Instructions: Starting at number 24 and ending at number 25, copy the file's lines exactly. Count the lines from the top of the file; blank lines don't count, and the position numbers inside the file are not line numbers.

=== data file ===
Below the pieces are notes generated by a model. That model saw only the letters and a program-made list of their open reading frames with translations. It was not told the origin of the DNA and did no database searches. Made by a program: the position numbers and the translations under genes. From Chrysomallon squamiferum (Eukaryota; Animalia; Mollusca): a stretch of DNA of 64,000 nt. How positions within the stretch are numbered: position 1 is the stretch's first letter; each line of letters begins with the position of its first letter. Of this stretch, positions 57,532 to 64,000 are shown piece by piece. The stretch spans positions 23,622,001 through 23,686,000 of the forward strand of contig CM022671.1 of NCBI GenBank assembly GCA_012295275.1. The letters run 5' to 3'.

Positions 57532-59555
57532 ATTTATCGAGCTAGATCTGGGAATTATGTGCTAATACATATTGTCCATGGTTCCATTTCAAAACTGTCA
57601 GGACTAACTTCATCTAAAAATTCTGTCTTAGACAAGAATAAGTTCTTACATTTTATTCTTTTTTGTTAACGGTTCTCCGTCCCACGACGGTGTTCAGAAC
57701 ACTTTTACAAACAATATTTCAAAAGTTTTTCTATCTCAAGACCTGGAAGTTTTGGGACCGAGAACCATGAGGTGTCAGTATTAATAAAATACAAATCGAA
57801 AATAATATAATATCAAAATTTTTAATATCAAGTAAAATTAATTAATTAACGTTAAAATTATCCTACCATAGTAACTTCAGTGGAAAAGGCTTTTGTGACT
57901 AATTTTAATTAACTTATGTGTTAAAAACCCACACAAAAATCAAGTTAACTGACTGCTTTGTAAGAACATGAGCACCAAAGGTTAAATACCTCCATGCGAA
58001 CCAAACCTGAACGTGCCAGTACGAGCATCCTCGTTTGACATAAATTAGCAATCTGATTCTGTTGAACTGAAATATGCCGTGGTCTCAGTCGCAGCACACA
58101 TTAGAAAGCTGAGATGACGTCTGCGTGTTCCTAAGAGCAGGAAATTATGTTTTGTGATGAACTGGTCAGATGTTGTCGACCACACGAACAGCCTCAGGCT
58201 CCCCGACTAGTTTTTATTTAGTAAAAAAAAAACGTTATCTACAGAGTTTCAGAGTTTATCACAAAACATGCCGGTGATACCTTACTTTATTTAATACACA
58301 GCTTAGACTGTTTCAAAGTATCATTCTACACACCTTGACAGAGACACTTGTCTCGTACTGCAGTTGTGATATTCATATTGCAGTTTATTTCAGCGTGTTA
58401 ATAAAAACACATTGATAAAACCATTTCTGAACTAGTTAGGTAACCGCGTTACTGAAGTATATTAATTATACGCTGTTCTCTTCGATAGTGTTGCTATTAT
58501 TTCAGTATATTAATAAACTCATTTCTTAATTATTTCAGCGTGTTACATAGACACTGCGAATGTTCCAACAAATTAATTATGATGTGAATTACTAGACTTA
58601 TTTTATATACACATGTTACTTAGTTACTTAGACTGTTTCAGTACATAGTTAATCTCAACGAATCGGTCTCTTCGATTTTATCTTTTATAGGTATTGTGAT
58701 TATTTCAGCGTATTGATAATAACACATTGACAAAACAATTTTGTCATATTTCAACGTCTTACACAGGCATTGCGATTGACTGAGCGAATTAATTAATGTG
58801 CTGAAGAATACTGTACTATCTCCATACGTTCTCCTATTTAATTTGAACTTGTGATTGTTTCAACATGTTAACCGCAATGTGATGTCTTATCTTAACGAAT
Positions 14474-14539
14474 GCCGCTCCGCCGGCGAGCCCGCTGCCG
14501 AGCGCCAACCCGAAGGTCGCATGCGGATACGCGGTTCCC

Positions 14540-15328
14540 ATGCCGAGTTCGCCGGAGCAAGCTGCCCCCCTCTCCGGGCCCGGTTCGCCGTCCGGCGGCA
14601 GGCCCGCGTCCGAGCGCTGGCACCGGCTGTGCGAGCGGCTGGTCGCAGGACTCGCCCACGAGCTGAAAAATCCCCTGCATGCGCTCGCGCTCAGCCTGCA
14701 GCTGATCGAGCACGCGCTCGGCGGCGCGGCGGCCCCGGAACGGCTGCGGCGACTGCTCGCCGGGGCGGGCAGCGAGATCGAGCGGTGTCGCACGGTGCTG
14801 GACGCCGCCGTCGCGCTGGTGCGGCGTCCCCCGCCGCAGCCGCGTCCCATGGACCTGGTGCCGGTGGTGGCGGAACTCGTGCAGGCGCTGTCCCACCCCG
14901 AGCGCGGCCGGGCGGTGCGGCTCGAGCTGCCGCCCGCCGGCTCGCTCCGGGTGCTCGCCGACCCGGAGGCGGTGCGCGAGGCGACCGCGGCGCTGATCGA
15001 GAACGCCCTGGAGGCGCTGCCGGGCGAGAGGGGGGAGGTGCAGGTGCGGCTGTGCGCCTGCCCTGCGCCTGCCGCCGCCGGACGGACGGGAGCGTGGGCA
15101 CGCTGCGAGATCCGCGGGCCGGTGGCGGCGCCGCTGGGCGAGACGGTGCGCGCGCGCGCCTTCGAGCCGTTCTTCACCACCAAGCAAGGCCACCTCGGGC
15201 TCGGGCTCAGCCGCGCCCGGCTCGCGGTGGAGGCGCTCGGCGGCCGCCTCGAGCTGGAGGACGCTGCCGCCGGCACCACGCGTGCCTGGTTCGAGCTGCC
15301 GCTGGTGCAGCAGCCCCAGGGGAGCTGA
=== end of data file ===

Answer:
14801 GACGCCGCCGTCGCGCTGGTGCGGCGTCCCCCGCCGCAGCCGCGTCCCATGGACCTGGTGCCGGTGGTGGCGGAACTCGTGCAGGCGCTGTCCCACCCCG
14901 AGCGCGGCCGGGCGGTGCGGCTCGAGCTGCCGCCCGCCGGCTCGCTCCGGGTGCTCGCCGACCCGGAGGCGGTGCGCGAGGCGACCGCGGCGCTGATCGA